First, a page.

Emily said: “It feels like my life has been one of living in agonising pain since my surgery. I only sleep for a few hours each night and getting out of bed is difficult because of the pain. I struggle to walk for the first few hours of each day, though the stiffness and cramps ease over a few hours of movement, the pain continues.

St Helens Star: Emily and AureliaEmily and Aurelia (Image: Emily and Aurelia)

“I struggle to look after Aurelia, or even pick her up and cuddle her. When my husband is at work at night, I stay with my parents. I am worried I will not be able to get out of bed quickly enough to care for our daughter . “For years myself and my parents had concerns and tried to complain. However, each time my parents did they weren’t really acknowledged. It felt like we were being ignored in the hope everything would blow over.

“It was only after seeing various reports about an investigation into the surgeon did the full seriousness of everything become apparent.

“I hoped that the children’s hospital review would help me finally get to the bottom of everything. However, I wasn’t examined in person, nor any scans or X-rays taken.

“When I received the letter, I couldn’t believe it. To make matters worse I then received the letter from my surgeon. It astounds me how the findings of that clinic review in which I had a CT scan, X-rays and an MRI scan were so different.

“Because of that I can’t accept the findings of the children’s hospital. Not only has it left me upset and angry but also concerned everyone has received the same blanket letter and patients aren’t receiving thorough reviews.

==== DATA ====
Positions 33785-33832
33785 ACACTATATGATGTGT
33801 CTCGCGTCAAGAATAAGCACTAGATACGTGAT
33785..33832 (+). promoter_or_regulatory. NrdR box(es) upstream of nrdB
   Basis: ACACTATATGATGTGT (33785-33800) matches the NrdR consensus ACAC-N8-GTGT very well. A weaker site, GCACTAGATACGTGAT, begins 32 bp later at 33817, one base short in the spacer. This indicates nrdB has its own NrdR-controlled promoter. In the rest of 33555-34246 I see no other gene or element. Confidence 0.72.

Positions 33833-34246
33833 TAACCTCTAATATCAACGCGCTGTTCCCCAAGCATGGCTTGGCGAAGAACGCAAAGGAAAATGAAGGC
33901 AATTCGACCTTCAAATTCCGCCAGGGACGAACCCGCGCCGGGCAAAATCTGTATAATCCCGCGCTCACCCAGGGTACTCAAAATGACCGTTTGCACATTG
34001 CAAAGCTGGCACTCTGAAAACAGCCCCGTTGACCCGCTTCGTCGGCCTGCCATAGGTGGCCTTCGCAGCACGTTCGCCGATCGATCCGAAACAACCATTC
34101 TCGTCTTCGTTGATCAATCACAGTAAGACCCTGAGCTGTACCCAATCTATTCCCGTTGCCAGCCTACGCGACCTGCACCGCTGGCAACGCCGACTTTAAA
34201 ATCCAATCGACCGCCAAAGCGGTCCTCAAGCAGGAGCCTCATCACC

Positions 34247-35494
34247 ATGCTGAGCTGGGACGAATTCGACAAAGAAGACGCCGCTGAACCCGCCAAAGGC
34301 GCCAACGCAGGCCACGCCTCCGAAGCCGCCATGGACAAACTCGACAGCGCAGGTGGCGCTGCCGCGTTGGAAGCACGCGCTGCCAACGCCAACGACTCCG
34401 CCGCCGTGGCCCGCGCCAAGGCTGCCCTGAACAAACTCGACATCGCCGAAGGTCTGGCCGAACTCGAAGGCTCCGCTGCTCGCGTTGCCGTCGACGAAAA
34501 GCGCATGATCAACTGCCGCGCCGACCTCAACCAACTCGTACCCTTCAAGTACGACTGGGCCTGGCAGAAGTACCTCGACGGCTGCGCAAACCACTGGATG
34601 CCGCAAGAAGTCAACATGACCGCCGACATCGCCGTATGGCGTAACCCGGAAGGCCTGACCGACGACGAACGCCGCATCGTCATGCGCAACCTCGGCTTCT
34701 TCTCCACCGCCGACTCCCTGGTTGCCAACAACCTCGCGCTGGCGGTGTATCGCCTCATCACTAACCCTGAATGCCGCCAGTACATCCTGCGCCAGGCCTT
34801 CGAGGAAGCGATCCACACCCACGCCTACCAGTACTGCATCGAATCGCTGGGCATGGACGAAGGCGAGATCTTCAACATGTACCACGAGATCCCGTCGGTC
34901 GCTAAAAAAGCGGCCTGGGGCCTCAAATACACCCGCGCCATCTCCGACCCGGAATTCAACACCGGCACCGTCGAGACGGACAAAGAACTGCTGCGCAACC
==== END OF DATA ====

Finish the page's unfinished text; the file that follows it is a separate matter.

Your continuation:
“It feels like the children’s hospital is trying to brush things under the carpet again. That’s why I need full and proper answers. It’s the least I deserve.”

Spire Healthcare has extended its recall of patients operated on by Mr Williamson at the private provider’s Manchester hospital.

Originally the review covered those who underwent surgery at Spire Manchester between 2008 and 2013, when Mr Williamson stopped working at the site.

However, it’s now expanded the review to 1998, covering the entirety of when Mr Williamson carried out operations. Spire said the decision was “to ensure that all patients have received an appropriate standard of care”.

Catherine Slattery, an expert medical negligence lawyer at Irwin Mitchell, added: “All patients deserve the same answers, and where appropriate, access to redress as well as the specialist support and rehabilitation they require.

“We welcome Spire’s decision to extend its review period and call on others to follow. To uphold public confidence and ensure all lessons possible are learned, there needs to be a full recall of all Mr Williamson’s patients.”